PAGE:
Thursday, October 14, 2004

The future is now

Just last weekend one of my bosses, Carlos Sanchez, wrote a column where he talked about getting rid of the Opinion page because it "seemed to do no more than stir up anger and resentment among readers." I'll be the first to admit that politics has become more jaded and more about bad-mouthing the other guy than discussing the merits of a particular issue. To that I respond with "so what?" Blogging is probably the best example of yelling to the choir, but it began as an answer to a perceived flaw in modern journalism. If you'll permit me, this article in The Nation has a good passage:

Mass political consciousness does not pertain to the actual environment but to an intermediary "pseudo-environment." To complicate matters, this pseudo-environment is further corrupted by the manner in which it is perceived. Citizens have only limited time and attention to devote to issues of public concern. News is designed for mass consumption; hence, the media must employ a relatively simple vocabulary and linear story line to discuss highly complex and decidedly nonlinear situations. The competition for readership (and advertising dollars) drives the press to present news reports in ways that sensationalize and oversimplify, while more significant information goes unreported and unremarked upon. Given both the economic and professional limitations of the practice of journalism, [Walter] Lippmann argued, news "comes [to us] helter-skelter." This is fine for a baseball box score, a transatlantic flight or the death of a monarch. But where the picture is more nuanced, "as for example, in the matter of a success of a policy or the social conditions among a foreign people--where the real answer is neither yes nor no, but subtle and a matter of balanced evidence," then journalism "causes no end of derangement, misunderstanding and even misinterpretation." Here Lippmann was identifying a problem that has since increased in both time and scope, as media sensationalism and public apathy have increased exponentially since the publication of his prophetic work.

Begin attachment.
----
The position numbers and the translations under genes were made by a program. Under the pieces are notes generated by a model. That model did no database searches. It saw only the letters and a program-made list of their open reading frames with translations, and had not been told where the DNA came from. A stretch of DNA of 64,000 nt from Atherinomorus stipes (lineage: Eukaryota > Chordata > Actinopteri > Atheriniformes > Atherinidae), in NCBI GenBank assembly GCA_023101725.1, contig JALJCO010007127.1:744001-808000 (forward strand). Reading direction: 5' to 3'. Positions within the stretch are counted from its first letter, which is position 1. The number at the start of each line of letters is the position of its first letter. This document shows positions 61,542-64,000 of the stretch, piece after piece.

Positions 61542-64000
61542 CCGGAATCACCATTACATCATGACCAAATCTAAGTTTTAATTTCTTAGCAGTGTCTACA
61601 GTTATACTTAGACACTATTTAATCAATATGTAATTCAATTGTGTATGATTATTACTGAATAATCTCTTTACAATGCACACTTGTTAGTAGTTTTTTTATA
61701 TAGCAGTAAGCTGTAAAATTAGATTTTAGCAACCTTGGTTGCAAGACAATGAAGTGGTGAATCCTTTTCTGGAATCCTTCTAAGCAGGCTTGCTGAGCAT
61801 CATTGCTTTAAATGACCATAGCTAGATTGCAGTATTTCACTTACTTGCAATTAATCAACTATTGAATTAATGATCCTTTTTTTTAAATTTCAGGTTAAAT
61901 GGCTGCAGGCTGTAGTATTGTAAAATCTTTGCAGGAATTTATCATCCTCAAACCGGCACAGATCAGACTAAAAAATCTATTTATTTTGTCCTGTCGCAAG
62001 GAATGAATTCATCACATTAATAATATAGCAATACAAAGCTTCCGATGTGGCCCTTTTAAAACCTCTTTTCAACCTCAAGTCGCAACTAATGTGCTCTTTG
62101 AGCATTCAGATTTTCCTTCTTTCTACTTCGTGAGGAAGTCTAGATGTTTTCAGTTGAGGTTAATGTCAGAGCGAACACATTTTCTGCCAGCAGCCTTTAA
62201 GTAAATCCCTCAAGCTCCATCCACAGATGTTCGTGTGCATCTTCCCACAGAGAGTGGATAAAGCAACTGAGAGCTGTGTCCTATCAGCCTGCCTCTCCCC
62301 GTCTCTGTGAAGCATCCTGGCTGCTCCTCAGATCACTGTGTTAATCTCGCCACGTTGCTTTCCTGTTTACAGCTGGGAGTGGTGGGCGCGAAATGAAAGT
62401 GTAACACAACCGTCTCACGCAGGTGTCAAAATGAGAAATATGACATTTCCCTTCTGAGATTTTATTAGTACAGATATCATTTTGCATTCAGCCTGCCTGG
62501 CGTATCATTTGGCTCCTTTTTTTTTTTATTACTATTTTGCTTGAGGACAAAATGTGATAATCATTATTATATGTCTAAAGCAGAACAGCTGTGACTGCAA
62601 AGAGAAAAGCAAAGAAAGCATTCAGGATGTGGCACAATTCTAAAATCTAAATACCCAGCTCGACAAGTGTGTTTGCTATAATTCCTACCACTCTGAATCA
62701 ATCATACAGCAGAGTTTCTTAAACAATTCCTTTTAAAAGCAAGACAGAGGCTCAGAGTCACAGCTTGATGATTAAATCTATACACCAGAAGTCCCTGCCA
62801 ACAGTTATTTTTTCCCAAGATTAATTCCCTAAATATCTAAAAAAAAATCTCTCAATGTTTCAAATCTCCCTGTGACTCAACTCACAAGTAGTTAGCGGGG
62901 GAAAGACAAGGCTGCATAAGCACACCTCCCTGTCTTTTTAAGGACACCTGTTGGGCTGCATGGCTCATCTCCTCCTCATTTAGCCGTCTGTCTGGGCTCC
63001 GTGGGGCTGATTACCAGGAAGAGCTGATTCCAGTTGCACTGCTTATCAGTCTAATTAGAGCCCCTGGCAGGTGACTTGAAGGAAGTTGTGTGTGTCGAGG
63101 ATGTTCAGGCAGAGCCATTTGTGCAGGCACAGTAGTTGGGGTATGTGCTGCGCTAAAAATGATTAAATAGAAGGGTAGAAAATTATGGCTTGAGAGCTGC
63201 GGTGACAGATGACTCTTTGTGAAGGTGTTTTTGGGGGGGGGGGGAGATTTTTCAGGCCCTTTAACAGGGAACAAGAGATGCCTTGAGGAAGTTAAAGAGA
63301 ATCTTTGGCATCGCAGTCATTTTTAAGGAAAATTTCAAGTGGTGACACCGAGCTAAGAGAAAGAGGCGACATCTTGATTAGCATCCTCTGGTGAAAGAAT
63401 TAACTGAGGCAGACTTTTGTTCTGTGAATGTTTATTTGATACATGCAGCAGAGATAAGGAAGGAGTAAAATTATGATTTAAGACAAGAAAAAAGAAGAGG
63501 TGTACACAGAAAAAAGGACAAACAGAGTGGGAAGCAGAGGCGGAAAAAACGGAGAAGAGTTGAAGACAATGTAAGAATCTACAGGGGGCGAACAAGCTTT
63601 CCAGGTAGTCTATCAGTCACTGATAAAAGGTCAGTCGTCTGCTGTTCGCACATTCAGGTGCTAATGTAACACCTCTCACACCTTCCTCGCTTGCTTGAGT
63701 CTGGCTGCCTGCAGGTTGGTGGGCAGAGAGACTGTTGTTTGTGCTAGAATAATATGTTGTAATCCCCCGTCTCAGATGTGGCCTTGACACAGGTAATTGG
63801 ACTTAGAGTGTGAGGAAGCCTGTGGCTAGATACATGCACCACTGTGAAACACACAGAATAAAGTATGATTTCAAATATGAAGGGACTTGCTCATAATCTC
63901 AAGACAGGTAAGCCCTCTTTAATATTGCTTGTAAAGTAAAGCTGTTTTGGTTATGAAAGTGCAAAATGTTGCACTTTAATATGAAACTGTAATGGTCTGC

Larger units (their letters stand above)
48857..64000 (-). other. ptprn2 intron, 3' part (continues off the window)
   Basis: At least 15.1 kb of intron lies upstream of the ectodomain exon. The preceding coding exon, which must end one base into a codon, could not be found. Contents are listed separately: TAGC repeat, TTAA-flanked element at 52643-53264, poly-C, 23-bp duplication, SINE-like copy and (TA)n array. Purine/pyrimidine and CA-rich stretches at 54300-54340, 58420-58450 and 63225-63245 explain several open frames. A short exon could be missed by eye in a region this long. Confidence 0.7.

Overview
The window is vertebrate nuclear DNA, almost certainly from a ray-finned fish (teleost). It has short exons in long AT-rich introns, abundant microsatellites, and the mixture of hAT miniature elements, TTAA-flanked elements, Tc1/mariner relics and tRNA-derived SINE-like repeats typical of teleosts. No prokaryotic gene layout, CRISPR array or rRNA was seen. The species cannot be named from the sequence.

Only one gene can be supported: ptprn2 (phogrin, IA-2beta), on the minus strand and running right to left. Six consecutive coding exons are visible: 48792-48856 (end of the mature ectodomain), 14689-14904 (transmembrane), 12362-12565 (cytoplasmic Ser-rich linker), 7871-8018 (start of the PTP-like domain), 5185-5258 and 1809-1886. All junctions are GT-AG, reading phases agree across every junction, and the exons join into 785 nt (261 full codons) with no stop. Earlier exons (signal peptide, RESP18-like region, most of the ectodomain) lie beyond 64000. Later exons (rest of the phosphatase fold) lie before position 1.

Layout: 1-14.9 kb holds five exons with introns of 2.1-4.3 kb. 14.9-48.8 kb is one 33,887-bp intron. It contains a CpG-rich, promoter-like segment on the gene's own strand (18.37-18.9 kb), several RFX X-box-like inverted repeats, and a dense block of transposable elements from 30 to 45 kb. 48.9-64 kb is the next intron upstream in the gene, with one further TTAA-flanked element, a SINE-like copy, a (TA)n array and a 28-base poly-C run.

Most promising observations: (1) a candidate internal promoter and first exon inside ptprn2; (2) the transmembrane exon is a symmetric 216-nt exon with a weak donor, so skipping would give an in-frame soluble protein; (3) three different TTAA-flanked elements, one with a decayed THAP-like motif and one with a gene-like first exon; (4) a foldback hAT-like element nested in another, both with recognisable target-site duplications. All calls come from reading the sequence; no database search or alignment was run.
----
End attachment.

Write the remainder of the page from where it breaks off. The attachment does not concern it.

And I think Lippmann is right. Objectivity is sometimes its own bias and the modern form of journalism can't really distill what lies behind modern politics for the average reader. I think it is precisely because it is written for the masses. Blogs are written however, for a particular group who wants to read something with a certain bias. While not objective, they do find more facts and faster than traditional media could ever hope to acomplish o their own. They get to the heart of a story and give the most relelvant parts along with commetnary. This, of course, shapes opinion, but usually based on facts that would otherwise have gone unnoticed. Joe Trippi, writing for Hardblogger after the second presidential debate, said
Keith Olbermann’s round-by-round scoring of the Presidential Debate in St. Louis in real time was one of those moments that demonstrated what can happen if television and the Internet are combined for a different approach to covering an event. ... But what was really interesting was how the blogosphere then contributed to the call in round 13. Proving that Bush had gotten it wrong— and that Kerry was right—and altering the final scorer’s table call—John Kerry the clear winner on points.
Joe is the guy behind the awesome Dean Internet campaign, and one of the first to really understand the blogosphere's impact. He points out something, the combining of a mainstream media organization (MSNBC) being used to add credibility to a blog post. That kind of combination, I think, represents the future of journalism. Tthat brings us back to Carlos' column. Has the Internet contributed to the shouting and partisanship? Yes. Has Big Media? Yes. But in all of that shouting, there is a way to get at the facts and shape opinions based on facts. It's not a perfect system, but it is one that gets debate going in what was once an apathetic electorate. And the personal attacks reflect how more and more people view politics as personally affecting their lives. The ultimate extension of that lies in personalized media, of which the blogosphere is now king.


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